Tax-Advantaged Benefit Program for Student Loan Debt

By Robert McGowan

October 10, 2023

Managing student loan debt has become an increasingly significant issue for many workers. As a result, employers are investigating new options to stay competitive and help their employees tackle student loan debt through student loan repayment programs which can be a key factor in attracting and retaining talent. There are two programs available to employers, Educational Assistance Programs, and Contributions to Tax-Qualified Retirement Plans.

Educational Assistance Programs

As part of the Coronavirus Aid, Relief, and Economic Security Act of 2020 (CARES Act), Congress amended Section 127 of the Internal Revenue Code (Code) to permit employers to pay up to $5,250 per year to employees for student loan repayments as part of an educational assistance program. Under the CARES Act, employers may also utilize these plans to provide tax advantaged student loan debt assistance.

Requirements under IRC Section 127

  • The employer must have a written plan document that lays out the terms of the program
  • The program must not favor highly compensated employees
  • The program must not provide more than 5% of its benefits during any year for 5%shareholders or owners
  • The program must not allow employees to choose to receive cash or other benefits income instead of educational assistance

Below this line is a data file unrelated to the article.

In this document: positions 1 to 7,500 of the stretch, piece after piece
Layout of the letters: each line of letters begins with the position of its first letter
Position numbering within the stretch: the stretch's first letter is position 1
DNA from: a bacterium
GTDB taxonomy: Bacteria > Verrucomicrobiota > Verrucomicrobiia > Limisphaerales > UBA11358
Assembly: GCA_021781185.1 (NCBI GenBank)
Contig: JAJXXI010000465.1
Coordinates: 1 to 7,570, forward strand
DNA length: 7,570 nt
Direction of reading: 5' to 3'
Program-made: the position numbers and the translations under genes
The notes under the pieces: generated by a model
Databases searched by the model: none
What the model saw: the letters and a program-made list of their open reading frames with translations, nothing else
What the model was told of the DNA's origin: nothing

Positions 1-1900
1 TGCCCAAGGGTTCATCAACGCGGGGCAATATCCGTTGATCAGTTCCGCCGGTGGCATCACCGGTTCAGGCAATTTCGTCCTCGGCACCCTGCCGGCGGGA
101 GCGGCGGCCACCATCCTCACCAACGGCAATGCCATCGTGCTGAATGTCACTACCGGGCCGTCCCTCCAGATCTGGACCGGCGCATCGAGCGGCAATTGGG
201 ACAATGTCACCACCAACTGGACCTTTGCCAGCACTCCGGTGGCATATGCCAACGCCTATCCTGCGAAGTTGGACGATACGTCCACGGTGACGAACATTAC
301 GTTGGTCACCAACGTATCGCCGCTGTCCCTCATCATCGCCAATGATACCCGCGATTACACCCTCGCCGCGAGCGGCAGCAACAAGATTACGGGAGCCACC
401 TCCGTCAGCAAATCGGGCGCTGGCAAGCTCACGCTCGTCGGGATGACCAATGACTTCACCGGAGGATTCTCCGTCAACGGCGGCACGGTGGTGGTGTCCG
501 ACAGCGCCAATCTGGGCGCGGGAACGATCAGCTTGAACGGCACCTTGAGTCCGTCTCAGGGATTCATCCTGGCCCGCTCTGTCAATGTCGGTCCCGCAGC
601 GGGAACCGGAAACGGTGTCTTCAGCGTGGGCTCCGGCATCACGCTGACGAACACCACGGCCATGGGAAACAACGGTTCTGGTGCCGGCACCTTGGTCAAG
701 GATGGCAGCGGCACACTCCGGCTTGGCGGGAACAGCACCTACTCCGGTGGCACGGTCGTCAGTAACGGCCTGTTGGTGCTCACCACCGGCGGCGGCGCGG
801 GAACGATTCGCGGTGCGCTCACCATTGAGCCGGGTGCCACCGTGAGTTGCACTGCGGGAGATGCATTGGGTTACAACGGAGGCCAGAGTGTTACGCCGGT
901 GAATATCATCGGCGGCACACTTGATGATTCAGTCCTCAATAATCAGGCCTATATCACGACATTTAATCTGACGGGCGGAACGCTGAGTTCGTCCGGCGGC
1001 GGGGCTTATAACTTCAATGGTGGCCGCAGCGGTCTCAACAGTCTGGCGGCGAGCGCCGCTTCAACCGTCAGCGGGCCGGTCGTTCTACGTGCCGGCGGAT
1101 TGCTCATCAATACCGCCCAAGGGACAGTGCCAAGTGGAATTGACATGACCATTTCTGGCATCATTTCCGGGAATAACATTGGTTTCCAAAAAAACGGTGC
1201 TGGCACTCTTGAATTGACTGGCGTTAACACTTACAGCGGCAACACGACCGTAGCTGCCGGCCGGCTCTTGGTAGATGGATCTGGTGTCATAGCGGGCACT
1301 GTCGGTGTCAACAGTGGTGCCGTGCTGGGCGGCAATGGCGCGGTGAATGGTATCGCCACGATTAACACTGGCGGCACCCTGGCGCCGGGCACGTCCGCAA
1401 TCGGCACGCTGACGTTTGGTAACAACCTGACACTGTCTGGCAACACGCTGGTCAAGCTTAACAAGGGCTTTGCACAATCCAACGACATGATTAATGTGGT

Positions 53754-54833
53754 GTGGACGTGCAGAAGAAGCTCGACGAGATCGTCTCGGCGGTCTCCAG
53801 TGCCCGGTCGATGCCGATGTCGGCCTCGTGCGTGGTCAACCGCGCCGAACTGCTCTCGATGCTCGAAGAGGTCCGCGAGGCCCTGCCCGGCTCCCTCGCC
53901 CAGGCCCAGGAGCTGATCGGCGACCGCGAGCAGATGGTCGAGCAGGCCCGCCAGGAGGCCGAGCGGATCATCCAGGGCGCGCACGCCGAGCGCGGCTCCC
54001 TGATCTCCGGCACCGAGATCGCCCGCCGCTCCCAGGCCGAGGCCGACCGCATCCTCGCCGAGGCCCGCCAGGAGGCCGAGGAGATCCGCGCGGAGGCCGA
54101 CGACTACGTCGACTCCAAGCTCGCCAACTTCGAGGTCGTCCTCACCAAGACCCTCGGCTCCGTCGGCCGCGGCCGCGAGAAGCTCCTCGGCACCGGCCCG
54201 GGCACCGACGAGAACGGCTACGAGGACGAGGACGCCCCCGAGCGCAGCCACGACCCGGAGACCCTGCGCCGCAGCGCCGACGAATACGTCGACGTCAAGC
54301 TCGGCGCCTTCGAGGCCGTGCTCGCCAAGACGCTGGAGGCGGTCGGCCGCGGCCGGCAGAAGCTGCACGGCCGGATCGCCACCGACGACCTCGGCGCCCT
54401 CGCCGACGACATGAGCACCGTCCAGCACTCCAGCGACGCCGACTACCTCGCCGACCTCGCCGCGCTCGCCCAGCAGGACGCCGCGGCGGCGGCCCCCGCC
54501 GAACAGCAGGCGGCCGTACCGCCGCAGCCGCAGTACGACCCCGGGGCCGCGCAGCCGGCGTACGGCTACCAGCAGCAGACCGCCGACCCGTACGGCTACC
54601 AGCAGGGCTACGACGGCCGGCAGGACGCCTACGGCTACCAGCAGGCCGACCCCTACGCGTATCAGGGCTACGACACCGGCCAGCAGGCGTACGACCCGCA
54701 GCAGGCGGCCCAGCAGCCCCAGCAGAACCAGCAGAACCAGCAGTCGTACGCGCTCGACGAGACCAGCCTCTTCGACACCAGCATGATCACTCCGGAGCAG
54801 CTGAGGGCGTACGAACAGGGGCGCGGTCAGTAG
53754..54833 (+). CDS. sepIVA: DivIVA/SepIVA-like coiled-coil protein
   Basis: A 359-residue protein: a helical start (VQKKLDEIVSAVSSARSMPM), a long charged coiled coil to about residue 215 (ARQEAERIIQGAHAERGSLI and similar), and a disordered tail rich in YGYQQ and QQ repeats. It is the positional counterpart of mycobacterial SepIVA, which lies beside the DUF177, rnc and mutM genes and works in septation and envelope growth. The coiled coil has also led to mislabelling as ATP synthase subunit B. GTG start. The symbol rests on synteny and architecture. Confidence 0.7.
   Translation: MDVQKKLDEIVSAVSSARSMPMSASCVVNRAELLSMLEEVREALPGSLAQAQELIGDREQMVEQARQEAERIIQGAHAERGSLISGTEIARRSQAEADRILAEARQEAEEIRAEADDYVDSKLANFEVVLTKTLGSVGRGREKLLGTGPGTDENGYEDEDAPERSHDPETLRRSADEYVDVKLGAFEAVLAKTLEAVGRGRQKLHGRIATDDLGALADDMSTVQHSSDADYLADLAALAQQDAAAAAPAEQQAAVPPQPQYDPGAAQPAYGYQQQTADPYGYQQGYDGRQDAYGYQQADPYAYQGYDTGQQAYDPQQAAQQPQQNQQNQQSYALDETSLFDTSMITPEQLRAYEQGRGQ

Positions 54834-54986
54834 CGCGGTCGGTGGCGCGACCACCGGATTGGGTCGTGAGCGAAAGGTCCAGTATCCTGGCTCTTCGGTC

• Eligible employees must be given reasonable notice of the program

Contributions to Tax-Qualified Retirement Plans

SECURE 2.0 codified the ability for certain defined contribution plan sponsors to provide employer-matching contributions based on employee payment of student loan debt. Effective for plan years after December 31, 2023, 401(k) and 403(b) plan sponsors can provide employer-matching contributions based on an employee’s “qualified student loan payments” made outside of the plan. A qualified student loan payment includes any payment made by an employee in repayment of a qualified higher education loan. The loan must be for the cost of attendance at an eligible educational institution.

Under SECURE Act 2.0

“Qualified student loan payments” can include payments made by an employee for student loans made on behalf of the employee, spouse or dependent.

  • Plan sponsors are permitted to rely on an employee’s annual self-certification of qualified student loan payments
  • Matching contributions on student loan payments must be treated the same as those made on elective deferrals concerning the match percentage, eligibility, and the same vesting rules
  • For purposes of the Actual Deferral Percentage (ADP) test, plan sponsors may separately test participants who receive matching contributions on account of qualified student loan payments


**Important note regarding contributions to Tax-Qualified Retirement Plans **

While SECURE 2.0 provided the framework for the implementation of the student loan match, as of this writing, many open questions remain, and the US Department of the Treasury and IRS need to provide more guidance to fully implement this feature. Due in part to the ongoing questions and lack of guidance, many recordkeepers have delayed the development of the systems set up to administer student loan debt benefits on a large scale beginning in 2024.